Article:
A lot of binders are uncomfortable even when you don't have "all but the largest breasts". Contrary to what you seem to think, women's breasts actually have like, NERVES in them, as opposed to only "fat and modified sweat glands". You're compressing tissue! This can be very uncomfortable! Over and over in queer forums I see warnings not to wear your binder constantly because IT MAKES THE TISSUES BREAK DOWN FROM THE COMPRESSION. Some people have issues after years of binding because their chest wasn't able to fully expand, AND YOU WANT US TO FIGHT LIKE THIS?

I don't like the "dent for each boob" design either, but the solution you've come up with here? Dude, no. Just no. It makes NO MORE SENSE than the "dent for each boob" design. If you'd based this idea around something less compressing, like a sports bra, and maybe even thought a little bit about how lots of women have different boob shapes and densities and still deserve armor, I wouldn't have nearly as big a problem with it.

Also, as someone who has tried to wear other clothing made for men, "the woman would simply fit into the man's breastplate with the aid of some padding to make up the slack in the waist and shoulders" also makes me lol. Like shit it's that easy-- just put some armor shoulder pads in! No one will notice how the entire breastplate wasn't made to fit you in any way!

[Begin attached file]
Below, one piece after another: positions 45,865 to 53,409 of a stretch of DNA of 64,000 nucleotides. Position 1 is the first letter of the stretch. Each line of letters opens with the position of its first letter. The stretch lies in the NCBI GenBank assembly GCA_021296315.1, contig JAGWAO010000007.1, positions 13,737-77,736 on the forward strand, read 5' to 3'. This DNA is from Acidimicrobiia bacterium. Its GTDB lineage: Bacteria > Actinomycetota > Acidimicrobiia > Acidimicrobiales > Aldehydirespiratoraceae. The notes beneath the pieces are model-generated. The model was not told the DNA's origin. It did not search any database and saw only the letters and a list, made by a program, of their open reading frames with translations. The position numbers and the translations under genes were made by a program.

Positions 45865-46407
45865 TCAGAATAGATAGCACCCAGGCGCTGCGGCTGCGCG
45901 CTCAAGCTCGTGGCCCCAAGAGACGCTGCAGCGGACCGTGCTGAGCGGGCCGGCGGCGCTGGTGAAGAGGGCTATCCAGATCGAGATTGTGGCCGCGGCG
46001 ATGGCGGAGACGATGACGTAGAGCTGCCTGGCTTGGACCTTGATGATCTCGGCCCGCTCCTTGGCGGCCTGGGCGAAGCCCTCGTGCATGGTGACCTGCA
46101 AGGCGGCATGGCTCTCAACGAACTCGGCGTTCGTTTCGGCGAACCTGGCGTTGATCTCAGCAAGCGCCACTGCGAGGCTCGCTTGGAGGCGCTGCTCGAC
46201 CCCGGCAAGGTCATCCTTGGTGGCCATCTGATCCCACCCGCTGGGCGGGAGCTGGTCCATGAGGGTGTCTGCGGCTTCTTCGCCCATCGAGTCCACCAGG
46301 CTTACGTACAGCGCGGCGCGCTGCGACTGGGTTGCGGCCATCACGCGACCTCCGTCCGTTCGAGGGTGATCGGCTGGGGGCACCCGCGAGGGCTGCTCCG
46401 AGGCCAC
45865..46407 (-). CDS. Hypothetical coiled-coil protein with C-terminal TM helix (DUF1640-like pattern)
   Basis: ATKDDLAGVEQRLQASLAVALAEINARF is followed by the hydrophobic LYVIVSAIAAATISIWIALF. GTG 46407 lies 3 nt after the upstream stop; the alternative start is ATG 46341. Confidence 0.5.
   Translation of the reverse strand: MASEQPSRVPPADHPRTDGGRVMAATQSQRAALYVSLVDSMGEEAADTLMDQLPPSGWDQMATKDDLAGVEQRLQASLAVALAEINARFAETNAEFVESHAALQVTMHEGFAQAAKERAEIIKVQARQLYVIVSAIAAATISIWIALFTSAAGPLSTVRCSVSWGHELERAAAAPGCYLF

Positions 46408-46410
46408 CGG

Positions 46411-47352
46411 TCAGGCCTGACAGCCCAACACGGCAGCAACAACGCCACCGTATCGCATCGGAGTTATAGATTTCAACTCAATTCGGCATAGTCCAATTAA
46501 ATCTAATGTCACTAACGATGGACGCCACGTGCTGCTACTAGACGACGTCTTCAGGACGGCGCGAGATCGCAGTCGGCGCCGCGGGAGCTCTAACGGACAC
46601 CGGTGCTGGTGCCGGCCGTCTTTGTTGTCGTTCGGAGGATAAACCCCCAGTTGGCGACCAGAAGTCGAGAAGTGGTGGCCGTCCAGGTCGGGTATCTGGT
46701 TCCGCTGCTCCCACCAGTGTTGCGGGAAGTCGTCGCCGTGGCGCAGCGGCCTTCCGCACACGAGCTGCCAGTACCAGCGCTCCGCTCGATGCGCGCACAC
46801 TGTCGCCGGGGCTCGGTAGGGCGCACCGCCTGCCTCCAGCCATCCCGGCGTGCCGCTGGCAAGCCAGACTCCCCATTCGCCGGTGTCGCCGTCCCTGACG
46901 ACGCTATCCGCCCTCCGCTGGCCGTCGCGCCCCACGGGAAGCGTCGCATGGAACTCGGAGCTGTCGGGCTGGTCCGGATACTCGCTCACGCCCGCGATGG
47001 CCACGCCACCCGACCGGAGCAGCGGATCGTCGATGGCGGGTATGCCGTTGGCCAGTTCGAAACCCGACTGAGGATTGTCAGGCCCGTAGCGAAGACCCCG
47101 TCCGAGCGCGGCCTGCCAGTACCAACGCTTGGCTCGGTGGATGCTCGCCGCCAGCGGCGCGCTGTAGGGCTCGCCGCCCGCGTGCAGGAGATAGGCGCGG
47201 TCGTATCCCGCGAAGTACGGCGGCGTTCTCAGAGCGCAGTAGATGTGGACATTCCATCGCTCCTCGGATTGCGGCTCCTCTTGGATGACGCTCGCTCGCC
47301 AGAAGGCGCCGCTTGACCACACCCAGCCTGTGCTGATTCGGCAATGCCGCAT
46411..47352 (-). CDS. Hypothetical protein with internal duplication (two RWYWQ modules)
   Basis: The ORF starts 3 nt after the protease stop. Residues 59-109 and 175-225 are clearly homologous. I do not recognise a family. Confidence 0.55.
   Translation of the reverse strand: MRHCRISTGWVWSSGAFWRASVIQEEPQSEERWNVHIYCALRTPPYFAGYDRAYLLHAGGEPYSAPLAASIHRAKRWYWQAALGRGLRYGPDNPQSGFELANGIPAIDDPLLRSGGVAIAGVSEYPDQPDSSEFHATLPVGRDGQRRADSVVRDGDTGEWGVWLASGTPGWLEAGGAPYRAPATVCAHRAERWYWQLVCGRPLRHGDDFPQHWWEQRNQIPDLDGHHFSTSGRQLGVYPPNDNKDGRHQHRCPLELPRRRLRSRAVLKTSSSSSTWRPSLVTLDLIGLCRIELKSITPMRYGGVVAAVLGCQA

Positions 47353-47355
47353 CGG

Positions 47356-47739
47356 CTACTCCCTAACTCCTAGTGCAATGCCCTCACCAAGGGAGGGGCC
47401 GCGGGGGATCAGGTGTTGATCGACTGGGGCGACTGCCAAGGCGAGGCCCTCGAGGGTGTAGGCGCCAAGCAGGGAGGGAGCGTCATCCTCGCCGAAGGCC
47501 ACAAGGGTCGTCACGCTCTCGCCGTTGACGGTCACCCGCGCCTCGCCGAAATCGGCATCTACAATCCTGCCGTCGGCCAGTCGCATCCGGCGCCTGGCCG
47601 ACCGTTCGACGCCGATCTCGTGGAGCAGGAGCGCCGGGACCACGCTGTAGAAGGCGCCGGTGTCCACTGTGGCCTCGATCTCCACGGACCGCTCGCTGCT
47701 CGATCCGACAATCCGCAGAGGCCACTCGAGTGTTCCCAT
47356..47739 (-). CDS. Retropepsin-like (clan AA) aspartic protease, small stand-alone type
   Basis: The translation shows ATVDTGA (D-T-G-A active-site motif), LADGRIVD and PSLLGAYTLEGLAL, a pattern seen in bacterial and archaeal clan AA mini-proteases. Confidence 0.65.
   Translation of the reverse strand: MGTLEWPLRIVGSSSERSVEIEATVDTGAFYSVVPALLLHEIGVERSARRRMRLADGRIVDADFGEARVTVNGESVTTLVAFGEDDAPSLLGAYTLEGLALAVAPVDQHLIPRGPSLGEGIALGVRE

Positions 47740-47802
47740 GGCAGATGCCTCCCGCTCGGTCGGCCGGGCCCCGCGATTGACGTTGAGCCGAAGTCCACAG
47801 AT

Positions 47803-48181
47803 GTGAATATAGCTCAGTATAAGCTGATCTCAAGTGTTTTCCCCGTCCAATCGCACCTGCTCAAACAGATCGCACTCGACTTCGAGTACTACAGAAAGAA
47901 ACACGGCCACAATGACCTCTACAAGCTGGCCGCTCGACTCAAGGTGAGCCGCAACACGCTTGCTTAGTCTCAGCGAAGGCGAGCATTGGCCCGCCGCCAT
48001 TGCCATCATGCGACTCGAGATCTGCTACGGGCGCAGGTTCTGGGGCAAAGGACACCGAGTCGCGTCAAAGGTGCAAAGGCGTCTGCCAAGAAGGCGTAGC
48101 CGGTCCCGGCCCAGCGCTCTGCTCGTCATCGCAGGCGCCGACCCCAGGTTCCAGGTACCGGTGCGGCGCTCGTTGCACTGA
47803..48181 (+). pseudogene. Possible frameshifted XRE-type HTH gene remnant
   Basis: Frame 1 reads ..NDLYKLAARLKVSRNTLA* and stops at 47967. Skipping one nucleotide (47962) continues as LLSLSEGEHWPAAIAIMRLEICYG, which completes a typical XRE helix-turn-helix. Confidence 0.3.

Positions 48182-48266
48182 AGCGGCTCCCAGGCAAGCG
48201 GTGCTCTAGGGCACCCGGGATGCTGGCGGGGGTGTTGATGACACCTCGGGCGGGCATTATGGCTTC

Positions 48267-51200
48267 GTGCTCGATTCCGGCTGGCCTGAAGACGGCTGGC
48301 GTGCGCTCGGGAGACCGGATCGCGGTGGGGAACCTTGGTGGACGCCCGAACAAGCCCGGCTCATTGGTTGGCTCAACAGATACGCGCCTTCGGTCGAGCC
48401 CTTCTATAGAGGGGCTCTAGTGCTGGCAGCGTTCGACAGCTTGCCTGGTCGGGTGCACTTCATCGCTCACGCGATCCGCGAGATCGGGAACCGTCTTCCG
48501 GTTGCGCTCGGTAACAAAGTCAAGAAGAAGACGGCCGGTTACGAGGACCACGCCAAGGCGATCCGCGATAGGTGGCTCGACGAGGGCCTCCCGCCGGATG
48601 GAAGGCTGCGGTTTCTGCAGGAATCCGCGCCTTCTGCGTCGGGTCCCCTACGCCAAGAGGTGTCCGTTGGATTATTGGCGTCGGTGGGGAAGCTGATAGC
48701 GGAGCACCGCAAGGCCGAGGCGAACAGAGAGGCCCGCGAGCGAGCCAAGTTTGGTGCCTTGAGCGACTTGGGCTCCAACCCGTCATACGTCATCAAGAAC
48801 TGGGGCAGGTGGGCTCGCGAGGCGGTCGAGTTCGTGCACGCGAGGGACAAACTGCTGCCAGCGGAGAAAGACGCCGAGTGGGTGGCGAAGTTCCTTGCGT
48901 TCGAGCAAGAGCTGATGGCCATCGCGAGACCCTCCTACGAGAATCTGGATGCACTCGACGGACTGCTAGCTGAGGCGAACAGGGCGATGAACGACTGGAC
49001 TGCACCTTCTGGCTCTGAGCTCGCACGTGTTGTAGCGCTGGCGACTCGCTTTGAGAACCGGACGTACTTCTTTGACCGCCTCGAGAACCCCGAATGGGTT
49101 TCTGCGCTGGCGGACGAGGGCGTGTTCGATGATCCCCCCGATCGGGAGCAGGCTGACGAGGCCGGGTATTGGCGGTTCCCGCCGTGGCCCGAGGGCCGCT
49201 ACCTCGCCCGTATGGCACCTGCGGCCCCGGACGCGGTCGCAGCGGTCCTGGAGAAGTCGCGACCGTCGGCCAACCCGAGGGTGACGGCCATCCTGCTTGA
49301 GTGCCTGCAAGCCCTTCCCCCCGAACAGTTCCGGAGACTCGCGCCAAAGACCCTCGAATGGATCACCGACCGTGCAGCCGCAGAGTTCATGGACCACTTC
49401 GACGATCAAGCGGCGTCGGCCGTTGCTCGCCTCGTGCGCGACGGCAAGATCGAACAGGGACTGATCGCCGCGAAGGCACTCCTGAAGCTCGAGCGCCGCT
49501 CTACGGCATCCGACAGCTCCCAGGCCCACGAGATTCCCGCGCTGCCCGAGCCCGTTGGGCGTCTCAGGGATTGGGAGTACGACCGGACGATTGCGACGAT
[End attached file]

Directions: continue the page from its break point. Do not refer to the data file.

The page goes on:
23rd-Apr-2013 06:12 pm (UTC)
This is quite an old post and I haven't updated it (or indeed thought about it) for a very long time, so I may be wrong about binding. However, I stand by the notion that women should normally be able to wear unmodified male armour since plate armour and contemporary male clothing in medieval/Renaissance Europe followed a very different silhouette from modern male apparel. The waist was high and sharply cinched (with an almost corset-like effect) while the chest was padded for a somewhat pigeon-breasted effect, which the brestplate exaggerated to an even greater degree by leaving some empty space between its curved surfaces and the padded/quilted garment worn underneath. This leaves an enormous amount of space for a woman's breasts and in my experience women usually have to pad their waists and shoulders up more than bind their breasts in to fit into a man's breastplate. The result is also far less noticeable in armour than when the woman tries to fit into a man's clothing since the silhouette of historically-accurate plate armour already looks quite "unnatural" to the modern eye.
17th-May-2013 01:59 am (UTC)
Furthermore, the standards of male attractiveness at the time highly emphasized the same area of the body as we do in women now. An attractive man would have a big chest and a big waist, the difference is that theirs would be mainly muscle tissue. Regardless of comfort, it's a lot harder to bind down a pair of massive pecs than it is to bind down the breast tissue.

A woman would have more problem with being of the wrong general build than trying to fit her breasts inside a piece of armor designed to house the kind of large pecs a soldier needs to get the most out of his weapon, a weapon powered in large part by his pecs.